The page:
TV: MTV Finally Has a Reason to Exist, ‘Locke & Key’!

MTV should just change their cable name to “Movie Television” as it’s apparent they’ll never do anything music related ever again. Outside of the obvious complaint, the cabler has brought back “Beavis & Butt-head”, kicked off a successful run of “Death Valley” and impressed us with “My Super Psycho Sweet 16″. But none of that makes up for years of “Real World” and “Jersey Shore” — this does.

The series adaptation of Joe Hill and Gabriel’s graphic novel Locke & Key refuses to die. MTV has expressed interest, albeit it’s way too early to get excited. Read on for details on where we stand with this Fox pilot that died just before this past July’s Comic-Con.
Deadline reports: “After Fox passed on the pilot written by Josh Friedman and directed by Mark Romanek, the companies behind it, 20th Century Fox, K/O Paper Products and DreamWorks TV, shopped it to other networks, with Syfy expressing interest but ultimately passing. The studio, faced with mounting costs of keeping the production alive, decided to pull the plug on the thriller, letting the actors’ options to expire on June 30 while signing Friedman in an overall deal.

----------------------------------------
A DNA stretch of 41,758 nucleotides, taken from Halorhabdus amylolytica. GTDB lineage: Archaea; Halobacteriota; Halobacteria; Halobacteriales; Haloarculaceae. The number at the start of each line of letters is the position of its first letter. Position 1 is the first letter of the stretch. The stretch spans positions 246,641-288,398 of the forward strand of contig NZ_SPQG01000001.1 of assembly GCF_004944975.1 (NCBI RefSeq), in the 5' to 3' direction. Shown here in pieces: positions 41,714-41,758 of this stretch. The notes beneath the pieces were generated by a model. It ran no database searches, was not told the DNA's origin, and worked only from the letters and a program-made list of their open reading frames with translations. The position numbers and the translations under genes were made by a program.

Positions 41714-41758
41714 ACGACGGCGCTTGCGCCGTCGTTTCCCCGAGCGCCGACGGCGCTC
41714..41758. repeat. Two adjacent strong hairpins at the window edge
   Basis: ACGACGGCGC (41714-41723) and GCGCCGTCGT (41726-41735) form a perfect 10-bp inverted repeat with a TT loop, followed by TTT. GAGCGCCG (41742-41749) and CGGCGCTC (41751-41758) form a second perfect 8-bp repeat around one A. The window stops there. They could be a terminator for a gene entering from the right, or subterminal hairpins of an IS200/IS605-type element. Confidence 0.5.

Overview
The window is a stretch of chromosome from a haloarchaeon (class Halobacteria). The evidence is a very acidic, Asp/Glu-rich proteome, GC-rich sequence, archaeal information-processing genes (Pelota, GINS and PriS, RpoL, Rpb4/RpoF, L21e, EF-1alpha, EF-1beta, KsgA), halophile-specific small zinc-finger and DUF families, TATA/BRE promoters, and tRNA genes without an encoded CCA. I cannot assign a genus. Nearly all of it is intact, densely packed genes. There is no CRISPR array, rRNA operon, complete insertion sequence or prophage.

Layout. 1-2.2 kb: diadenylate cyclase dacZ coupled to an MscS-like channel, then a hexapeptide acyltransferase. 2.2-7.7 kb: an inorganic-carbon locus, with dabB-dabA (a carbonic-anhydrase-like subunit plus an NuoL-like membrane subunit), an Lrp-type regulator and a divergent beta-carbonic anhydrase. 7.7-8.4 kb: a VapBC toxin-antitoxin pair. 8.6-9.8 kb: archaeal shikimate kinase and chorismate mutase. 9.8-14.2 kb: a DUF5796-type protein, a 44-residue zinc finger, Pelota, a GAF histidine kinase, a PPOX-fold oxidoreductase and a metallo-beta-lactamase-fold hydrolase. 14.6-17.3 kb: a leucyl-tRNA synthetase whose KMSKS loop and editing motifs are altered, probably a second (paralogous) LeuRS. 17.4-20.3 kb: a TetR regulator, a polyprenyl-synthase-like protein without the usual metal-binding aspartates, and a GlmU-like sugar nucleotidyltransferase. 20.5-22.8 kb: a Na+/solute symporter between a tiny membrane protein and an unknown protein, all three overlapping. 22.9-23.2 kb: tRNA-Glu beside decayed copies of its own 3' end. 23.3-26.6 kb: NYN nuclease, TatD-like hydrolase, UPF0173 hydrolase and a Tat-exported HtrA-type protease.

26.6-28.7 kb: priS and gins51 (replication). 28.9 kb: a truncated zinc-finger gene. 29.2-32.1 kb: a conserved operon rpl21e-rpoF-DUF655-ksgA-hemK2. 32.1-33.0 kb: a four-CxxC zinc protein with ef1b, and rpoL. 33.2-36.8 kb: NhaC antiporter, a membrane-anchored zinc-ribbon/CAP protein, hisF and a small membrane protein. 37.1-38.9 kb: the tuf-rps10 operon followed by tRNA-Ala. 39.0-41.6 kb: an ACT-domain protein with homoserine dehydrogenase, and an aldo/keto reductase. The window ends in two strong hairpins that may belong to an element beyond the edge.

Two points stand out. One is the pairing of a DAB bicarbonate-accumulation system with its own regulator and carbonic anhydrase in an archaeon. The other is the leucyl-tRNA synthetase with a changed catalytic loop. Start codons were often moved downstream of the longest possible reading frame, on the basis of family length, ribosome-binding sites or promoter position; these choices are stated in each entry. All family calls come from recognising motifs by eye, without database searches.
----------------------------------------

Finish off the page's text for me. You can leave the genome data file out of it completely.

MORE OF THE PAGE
Then IDW, the publisher of the “Locke & Key” comic, organized a screening of the pilot at Comic-Con in July, followed by a panel discussion with executive producers Friedman, Alex Kurtzman and Roberto Orci. And last month, a trailer for the show, presumably cut by Fox in the run-up to the upfronts, leaked online and went viral (video below).

Also last month, a DVD of the pilot was given to MTV programming chief David Janollari. Deadline hears that he liked it but is yet to meet with the “Locke & Key” producers, so there has been no real conversation between the two sides.

A supernatural thriller would be a major departure for MTV whose current scripted slate consists primarily of high school shows. And many caution that the budget to mount a Locke & Key TV adaptation is likely to be prohibitive for a basic cable network as evident by Syfy’s decision not to pursue the project after crunching the numbers.”

Source: Deadline